NiMet said the weather conditions for March will favour the breeding of mosquitoes in the southern region of Nigeria and some parts of Benue. The agency said it is very likely that the prevalence of malaria will be high in those areas and therefore advised high vigilance.

Moderate malaria vigilance is recommended for Oyo, Ekiti, Anambra, Enugu, Ebonyi and parts of Kwara, Kogi and Benue states while low vigilance is advised in the north.

NiMet’s prediction for April suggests a high probability of the emergence of malaria cases in southern states and lower chances in the central states. For May, NiMet said with the northward progression of rainfall, the south and central states have high chances of malaria cases.



Mean air temperatures, relative humidity, and concentration of dust in the atmosphere are major risk factors for meningitis. However, meningitis outbreaks are unlikely to occur with any significant amount of rainfall.


NiMet said the climatic conditions for January suggested a high probability of meningitis cases in parts of Sokoto, Jigawa, Yobe, Bauchi, Gombe, and Borno states, and as such, high vigilance was advised.

Moderate vigilance was advised in Plateau, Nasarawa and Taraba states while slim prospects of meningitis cases are expected in the inland states of the south, and in Benue, Niger, Kwara states, and the FCT, hence low vigilance. The agency said the occurrence of meningitis is unlikely in the coastal areas.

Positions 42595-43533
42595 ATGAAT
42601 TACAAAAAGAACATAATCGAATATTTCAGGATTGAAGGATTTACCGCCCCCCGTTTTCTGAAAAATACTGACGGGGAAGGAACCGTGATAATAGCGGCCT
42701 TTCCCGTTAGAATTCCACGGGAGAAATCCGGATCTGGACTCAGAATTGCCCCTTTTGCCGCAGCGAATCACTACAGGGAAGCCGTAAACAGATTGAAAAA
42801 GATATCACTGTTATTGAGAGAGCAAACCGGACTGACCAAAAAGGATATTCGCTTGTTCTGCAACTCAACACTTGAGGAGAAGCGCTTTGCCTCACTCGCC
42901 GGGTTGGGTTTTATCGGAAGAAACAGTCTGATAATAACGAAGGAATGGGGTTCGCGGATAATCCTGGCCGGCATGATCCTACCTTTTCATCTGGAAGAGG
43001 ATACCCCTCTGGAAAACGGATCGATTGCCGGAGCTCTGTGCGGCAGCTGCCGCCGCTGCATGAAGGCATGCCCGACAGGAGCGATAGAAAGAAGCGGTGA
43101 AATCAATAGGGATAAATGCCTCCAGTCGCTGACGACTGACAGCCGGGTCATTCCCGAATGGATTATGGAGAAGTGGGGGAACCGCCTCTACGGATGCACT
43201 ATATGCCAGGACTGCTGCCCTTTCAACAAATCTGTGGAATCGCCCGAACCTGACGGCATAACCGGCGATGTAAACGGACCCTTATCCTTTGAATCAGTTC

For February, NiMet predicted northern states to be under high and moderate meningitis vigilances. The agency recommended low vigilance in FCT, Benue, Kwara, Kogi, Oyo, Osun, Ekiti, Enugu, Parts of Ogun, Ondo, Edo, Anambra, Ebonyi, and Cross River states, adding that the emergence of meningitis is unlikely in the remaining parts of the south.

NiMet recommended high vigilance for Sokoto, Katsina, Zamfara, Kano, Jigawa, Bauchi, Yobe and Borno states, based on the predicted climatic conditions in March. In parts of Kebbi, Niger, Zamfara, Kaduna, Taraba, Adamawa, Plateau, Benue, Kwara, Kogi, Nasarawa states and the FCT, moderate to low vigilance is advised. The agency said it is improbable that meningitis will spread through the southern states in March.


The agency said the rainfall, temperature, relative humidity and dust concentration in the atmosphere suggest a high probability of meningitis in parts of Sokoto, Zamfara, Katsina, Jigawa, Yobe and Borno states in April. High meningitis vigilance is therefore recommended for those states.

Moderate meningitis vigilance is advised over parts of Gombe, Kebbi, Adamawa, Kano, Kaduna and Kebbi states, while low vigilance over Niger, Kaduna, Adamawa, Taraba, and Plateau states.

NiMet said the climatic conditions for May indicate that the occurrence of meningitis is unlikely in most of the states of the country, and therefore no vigilance is advised. The agency added that conditions are still favourable for the emergence of meningitis in the far north and therefore recommended low to high vigilance.